-- When NHTSA tested the act of trapping the gas pedal wide open with a floor mat, it took 150 pounds of force applied to the brake to get the car to stop. This compares with 30 pounds of force under normal circumstances. This action increased the stopping distance from less than 200 feet to more than 1,000 feet.

-- The Lexus ES350 does not have an ignition switch to turn off. It has a button you push to start the car. If you depress and hold the button for three seconds, the engine will switch off. But finding that out in a panic at 80 mph is not the optimal time.

-- 59 of 600 ES350 owners who responded to a NHTSA survey said they had experienced unintended acceleration. That's 10 percent.

-- "Toyota believes the subject vehicles and the all-weather mat do not contain a safety related defect and that the actions they have taken are sufficient to address any future concerns," NHTSA wrote. This line comes in the same report where NHTSA describes five crashes, four of which involved multiple vehicles and one which resulted in a rollover. The report says that Toyota "acknowledges that some of the alleged incidents are likely related to improper installation of driver side all weather floor mat resulting interference with accelerator pedal movement."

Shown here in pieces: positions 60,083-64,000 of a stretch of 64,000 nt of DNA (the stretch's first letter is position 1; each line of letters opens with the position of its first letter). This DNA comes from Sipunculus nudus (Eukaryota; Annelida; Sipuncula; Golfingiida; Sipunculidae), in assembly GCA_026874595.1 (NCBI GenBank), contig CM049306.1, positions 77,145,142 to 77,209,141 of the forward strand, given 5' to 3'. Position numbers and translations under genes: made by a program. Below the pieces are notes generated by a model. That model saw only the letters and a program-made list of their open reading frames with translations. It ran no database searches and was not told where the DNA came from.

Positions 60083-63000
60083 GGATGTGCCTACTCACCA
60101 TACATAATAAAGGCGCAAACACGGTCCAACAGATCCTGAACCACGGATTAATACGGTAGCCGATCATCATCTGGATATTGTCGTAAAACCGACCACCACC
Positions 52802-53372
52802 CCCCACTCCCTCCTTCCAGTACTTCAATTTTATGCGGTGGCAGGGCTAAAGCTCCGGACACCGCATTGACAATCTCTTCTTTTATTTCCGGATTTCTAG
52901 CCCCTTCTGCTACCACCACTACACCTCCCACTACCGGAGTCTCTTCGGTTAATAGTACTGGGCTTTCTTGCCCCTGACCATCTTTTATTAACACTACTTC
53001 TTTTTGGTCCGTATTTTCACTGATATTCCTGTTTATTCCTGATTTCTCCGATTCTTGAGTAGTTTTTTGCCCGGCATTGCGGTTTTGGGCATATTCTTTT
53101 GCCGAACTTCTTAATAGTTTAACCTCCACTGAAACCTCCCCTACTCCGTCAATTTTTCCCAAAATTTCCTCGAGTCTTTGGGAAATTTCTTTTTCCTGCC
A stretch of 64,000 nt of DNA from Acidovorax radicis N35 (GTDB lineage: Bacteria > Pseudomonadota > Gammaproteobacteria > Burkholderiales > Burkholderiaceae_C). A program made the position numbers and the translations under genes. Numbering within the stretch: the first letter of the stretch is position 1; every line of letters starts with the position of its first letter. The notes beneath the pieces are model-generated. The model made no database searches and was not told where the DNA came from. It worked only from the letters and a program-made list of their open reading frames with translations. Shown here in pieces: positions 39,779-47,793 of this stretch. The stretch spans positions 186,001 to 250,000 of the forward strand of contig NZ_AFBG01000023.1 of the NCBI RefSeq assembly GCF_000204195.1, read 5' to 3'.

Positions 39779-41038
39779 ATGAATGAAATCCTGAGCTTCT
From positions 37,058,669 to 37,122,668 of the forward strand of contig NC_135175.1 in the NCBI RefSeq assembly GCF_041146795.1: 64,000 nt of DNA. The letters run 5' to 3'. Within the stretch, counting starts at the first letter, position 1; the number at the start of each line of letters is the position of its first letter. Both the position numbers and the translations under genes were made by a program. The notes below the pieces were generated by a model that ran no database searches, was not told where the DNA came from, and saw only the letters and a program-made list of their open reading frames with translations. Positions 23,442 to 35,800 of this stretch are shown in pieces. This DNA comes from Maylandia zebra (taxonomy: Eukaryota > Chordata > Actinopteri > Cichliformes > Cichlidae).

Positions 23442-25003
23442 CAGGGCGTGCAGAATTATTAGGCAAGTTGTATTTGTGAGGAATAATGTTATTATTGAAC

-- Another report noted a July 2007 fatal crash in which a Toyota gas pedal was stuck open for eight miles on a California interstate, accelerating the vehicle to speeds of more than 100 mph, until it crashed into two other vehicles, killing an occupant in one of the struck vehicles.